Kroger responds to Jackson's calls for boycott - Cincinnati News, Weather, Sports from FOX19 NOW-WXIX

Kroger responds to Jackson's calls for boycott

Courtesy Kroger Courtesy Kroger
CINCINNATI, OH (FOX19) -

Kroger is responding to Rev. Jesse Jackson calls for a national boycott of the Cincinnati-based grocery chain.

Jackson appeared Tuesday in front of a shuttered Kroger store in Walnut Hills. He accepted the invitation to visit the city from the Rainbow Push Coalition Local Steering Committee.

MORE: Rev. Jackson's Cincinnati itinerary: Kroger closures, West End deal, City Manager probe

The coalition says Kroger has closed at least six grocery stores all in black neighborhoods in Cincinnati, adding a lack or restricted access to healthy foods could have a dire effect on neighborhoods.

"We understand it has an impact on the communities we serve. That’s why like here in Walnut Hills when we closed the store a year ago we worked really closely with the community, we waited until we opened the nearby Corryville store about a mile away to insure that we could continue to serve customers in the Walnut Hills community at another location." said Keith Dailey, Senior Director of Corporate Affairs.

Jackson is calling for action on so-called "food deserts," communities where stores close , leaving people without close access to food.

 "In Memphis, in Macon, Georgia, and in Savannah and Cincinnati, there's a complaint, Kroger is closing stores in the inner city, creating food deserts," he said. 

Dailey stressed that when Kroger makes the decision to close a store, it's based solely on how the store is performing.

When Kroger made the decision to close the Walnut Hills location, Dailey said it was because the store was losing money. He insisted the company is committed to keeping the same people employed when stores are forced to close.

"We offered every employee there an opportunity at another nearby Kroger location and are proud to say there was no job loss created as a result of that decision." said Dailey.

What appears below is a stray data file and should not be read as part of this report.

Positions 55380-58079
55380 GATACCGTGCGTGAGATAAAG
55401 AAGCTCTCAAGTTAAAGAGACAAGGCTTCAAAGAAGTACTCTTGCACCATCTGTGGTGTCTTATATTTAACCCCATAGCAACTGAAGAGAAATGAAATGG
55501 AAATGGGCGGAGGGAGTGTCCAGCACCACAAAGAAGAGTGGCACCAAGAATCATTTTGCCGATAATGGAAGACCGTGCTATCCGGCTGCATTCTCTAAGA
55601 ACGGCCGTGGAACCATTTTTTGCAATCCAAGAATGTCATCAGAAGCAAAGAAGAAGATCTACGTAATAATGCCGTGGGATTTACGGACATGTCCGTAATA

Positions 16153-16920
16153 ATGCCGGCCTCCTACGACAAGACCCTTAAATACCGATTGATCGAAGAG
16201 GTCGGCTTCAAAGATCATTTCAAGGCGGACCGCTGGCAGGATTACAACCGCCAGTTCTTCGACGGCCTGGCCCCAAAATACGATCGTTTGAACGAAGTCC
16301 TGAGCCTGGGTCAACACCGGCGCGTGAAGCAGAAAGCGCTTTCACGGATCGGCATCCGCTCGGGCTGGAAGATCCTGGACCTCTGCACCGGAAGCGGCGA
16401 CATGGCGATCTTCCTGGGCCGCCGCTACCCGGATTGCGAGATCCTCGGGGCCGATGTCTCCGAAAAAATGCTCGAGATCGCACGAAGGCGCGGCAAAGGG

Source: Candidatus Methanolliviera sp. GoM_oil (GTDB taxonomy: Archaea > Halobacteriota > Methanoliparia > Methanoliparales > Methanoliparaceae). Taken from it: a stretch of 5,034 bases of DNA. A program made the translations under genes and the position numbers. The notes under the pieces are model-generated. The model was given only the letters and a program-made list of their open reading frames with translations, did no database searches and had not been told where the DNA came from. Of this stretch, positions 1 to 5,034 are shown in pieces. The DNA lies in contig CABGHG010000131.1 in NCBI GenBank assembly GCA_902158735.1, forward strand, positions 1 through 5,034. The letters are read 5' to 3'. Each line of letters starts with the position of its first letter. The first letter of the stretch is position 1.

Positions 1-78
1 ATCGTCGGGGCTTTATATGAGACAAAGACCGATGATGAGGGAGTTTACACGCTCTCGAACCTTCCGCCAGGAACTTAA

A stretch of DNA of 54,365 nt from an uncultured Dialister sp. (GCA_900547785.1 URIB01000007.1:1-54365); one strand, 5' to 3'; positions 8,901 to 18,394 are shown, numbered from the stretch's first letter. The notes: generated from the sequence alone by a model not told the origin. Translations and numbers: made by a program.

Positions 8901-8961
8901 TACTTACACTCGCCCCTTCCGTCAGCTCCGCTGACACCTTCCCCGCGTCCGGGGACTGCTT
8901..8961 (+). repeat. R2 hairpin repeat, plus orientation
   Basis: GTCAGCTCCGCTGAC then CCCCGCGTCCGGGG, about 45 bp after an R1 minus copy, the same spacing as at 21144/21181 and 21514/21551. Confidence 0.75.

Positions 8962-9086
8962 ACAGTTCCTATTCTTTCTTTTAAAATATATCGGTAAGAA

Dailey also responded to claims that Kroger is creating a 'food desert' by shutting down stores in urban areas saying they continue to support the underlying problem of food insecurity in America.

"We always strive to close stores in a way that respects the community and respects our associates." said Dailey.

Jackson said his Rainbow Push Coalition plans to boycott Kroger nationwide, until they can co-exist.

"We believe there's a fundamental absurdity in the U.S. food system today, which is that 40-percent of the food produced in our country goes to waste every year, yet one in eight Americans go to bed hungry every day. That just doesn't make sense," he said. 

Kroger is also being accused of using a geographical target for urban communities when closing a store, but Dailey argues that's not the case.

"Over the last 12 to 18 months we’ve closed about 50 underperforming locations and among all of those locations, about 10 percent served what some might call underserved communities." said Dailey.

Kroger is set to close the store at 301 Vine Street in Over-the-Rhine.

Corporate Affairs Manager for Cincinnati, Dayton stores Erin Rolfes says the grocer isn't closing the location, but relocating the store to the new Court Street location that's being built.

Rolfes says the new store will only be an eight minute walk from the Vine Street location and the relocation will double the work force, something Dailey echoed.

"We employee about 60 people at our Vine Street store today, when the store is built we will employee about 160 people." said Dailey.

Kroger is part of the $100 million investment to revitalize the urban core in downtown Cincinnati, Dailey said. He also insisted Kroger supported growth for African American communities within the city.

"We support the advancement of the African American community here in Cincinnati and around the country by supporting organizations like the NAACP, the Urban League of southwest Ohio." said Dailey, "We’ve supported the Walnut Hills redevelopment foundation and continue to do so even in the aftermath of our store closing there. Ultimately the best way we believe we can empower communities is by creating jobs and creating economic opportunities in our stores and we can do that when we run a successful business."

Dailey also said that Kroger respects Jackson and the coalition and is open to dialogue and discussion with the group.

"We always strive to close stores in a way that respects the community and respects our associates."

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